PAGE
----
Cancer is caused by the unregulated growth of cells due to genetic alterations. Cancer can be a devastating disease and is seemingly indiscriminate. Due to recent advances in prevention, detection, and treatment; cancer rates have been declining over the last several decades. February is Cancer Prevention Month, so I thought I would highlight a recent report published by the American Cancer Society (Cancer Statistics, 2016) which has some good news in the fight against cancer.
I think the biggest take away from the ACS report is that the overall death rate from cancer has dropped 23% since the early 1990s, even though the incidence has remained rather stable over the same time period. Men have seen a slight decline in cancer incidence, while there has been little change in the overall rate of cancer diagnosis for women. Most notably for men, there has been a substantial reduction in prostate, colon, and lung incidence from the peak in early 1990, while melanoma and liver cancers have recently demonstrated a slight increase. Women, however, have seen an increase in uterine, liver, and thyroid cancers. Breast cancer peaked in the late 1990s and has been pretty stable since 2000, while lung cancer saw a peak in the early 2000s and is very recently showing signs of a decline.
Overall, I think there is cause for optimism, however, the reality is that cancer still is one of the leading causes of death in the U.S with more than 2 million deaths in 2012. One area that is very encouraging is a significant reduction in deaths from childhood leukemia and brain cancer. Even though the rates have remained steady or maybe slightly increased, the 5 year survival and age-standardized survival rates have decreased substantially. All of this data indicates that while there is much more to do in the fight against cancer, the more modern therapies and earlier diagnosis has led to substantial increases in lives saved.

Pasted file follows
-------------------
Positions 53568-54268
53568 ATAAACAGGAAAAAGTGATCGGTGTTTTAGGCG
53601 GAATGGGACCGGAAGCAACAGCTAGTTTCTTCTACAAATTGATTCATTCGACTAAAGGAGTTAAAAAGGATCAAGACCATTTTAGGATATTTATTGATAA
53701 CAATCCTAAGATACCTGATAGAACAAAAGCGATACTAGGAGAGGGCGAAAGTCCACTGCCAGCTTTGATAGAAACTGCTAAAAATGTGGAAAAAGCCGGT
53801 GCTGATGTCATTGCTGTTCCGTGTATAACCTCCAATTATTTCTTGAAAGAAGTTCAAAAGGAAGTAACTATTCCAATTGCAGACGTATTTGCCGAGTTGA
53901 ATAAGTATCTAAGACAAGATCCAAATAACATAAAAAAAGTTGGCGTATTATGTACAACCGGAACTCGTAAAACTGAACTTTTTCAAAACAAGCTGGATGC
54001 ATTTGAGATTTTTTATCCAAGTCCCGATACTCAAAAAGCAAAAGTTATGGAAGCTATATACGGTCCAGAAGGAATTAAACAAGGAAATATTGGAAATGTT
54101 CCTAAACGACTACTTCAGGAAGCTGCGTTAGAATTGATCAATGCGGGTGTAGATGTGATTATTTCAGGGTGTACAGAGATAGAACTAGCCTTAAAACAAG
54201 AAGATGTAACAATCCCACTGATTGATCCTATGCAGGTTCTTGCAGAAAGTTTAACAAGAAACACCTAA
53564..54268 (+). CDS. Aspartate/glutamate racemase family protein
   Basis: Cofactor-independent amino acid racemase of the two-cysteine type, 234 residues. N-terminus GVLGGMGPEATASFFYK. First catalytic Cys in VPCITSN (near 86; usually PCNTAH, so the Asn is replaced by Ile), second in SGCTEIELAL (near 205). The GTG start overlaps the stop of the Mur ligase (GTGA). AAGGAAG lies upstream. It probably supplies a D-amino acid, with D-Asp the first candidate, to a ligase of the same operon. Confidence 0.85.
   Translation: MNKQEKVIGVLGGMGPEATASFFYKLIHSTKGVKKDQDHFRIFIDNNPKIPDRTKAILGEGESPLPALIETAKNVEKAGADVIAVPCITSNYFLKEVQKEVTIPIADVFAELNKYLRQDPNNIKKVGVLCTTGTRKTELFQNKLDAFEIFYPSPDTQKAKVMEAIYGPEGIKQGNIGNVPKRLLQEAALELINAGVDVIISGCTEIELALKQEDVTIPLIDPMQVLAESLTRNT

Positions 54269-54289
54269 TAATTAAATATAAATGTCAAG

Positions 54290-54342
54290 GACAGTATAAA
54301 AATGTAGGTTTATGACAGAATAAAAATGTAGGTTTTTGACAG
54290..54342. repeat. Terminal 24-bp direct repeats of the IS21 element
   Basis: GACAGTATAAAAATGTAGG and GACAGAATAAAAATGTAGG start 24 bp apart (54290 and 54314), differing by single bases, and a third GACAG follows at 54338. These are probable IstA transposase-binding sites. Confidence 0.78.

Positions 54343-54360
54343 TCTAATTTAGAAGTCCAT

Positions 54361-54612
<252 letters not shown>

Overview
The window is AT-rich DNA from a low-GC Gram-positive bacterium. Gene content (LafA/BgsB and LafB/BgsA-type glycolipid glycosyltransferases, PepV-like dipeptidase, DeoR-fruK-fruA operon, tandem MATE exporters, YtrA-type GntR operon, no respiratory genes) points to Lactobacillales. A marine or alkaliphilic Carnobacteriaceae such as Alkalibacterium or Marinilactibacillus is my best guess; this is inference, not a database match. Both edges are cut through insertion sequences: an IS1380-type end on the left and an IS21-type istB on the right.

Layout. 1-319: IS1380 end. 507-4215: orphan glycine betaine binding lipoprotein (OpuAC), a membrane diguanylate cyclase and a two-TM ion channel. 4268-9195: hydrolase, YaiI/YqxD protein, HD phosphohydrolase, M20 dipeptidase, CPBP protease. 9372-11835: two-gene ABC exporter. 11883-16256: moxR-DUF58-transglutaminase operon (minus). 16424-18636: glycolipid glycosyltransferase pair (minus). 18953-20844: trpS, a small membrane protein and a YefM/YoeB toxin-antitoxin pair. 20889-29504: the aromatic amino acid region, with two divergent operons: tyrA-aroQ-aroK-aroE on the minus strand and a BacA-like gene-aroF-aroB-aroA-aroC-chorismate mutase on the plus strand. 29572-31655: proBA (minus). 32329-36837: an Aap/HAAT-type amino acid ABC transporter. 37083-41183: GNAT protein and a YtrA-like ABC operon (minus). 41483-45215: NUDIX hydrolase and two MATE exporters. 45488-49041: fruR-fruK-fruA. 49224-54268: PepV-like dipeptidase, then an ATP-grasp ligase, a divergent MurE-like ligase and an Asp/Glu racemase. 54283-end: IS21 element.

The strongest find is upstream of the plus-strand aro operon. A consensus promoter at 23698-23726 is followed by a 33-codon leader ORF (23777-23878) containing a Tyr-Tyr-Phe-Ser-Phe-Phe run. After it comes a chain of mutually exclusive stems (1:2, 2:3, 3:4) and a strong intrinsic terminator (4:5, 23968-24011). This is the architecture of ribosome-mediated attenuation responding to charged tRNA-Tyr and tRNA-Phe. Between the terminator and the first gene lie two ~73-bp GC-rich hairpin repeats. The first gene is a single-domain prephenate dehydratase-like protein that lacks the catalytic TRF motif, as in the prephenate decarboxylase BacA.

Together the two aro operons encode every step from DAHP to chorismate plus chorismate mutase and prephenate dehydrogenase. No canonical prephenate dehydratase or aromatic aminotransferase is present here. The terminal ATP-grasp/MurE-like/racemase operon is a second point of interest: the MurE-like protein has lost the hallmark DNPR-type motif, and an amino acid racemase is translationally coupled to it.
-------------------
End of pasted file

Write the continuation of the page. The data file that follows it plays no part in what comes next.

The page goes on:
The American Institute for Cancer Research indicates that about one-third of all cancers may be preventable through changes in diet and activity. At a minimum, the risk of a cancer diagnosis can be reduced through behavioral changes. The top three risk factors according to the American Association for Cancer Research are 1) smoking, 2) obesity, and 3) pathogens. Which means that behavioral changes can have a substantial impact on the top 2 risk factors and screening and vaccines can have a substantial impact on the third highest cancer risk factor.
Our ability to diagnose and treat cancer has improved greatly due to our increased understanding of cancer development. Through basic research efforts over the last several decades, we now have a better understanding than ever of what causes cancer, how to prevent cancer (in many cases), and how to treat cancer once it is diagnosed. In particular, therapeutics that are more effective and more targeted have allowed for the treatment of cancers that historically were unable to be treated. An example is the therapeutic antibodies that are either able to target specific cancers or those that enhance the immune response to cancer. Recent developments in improved targeting of immune cells to recognize cancers as well as Antibody Drug Conjugates will likely yield even better detection and killing of cancers in the very near future. The reductions in death rates associated with specific cancers are in part directly due to the recent developments and the latest generation of cancer therapies.
At BBI, as a custom antibody CRO, we are pleased to have the opportunity to work with many companies that are developing cancer therapeutics and diagnostics. Whether it is the development of cancer therapeutics, anti-idiotypes for clinical assessment of therapeutics, cancer diagnostics, or antibodies for research, we would be pleased to discuss your future projects and needs for polyclonal or monoclonal antibody development.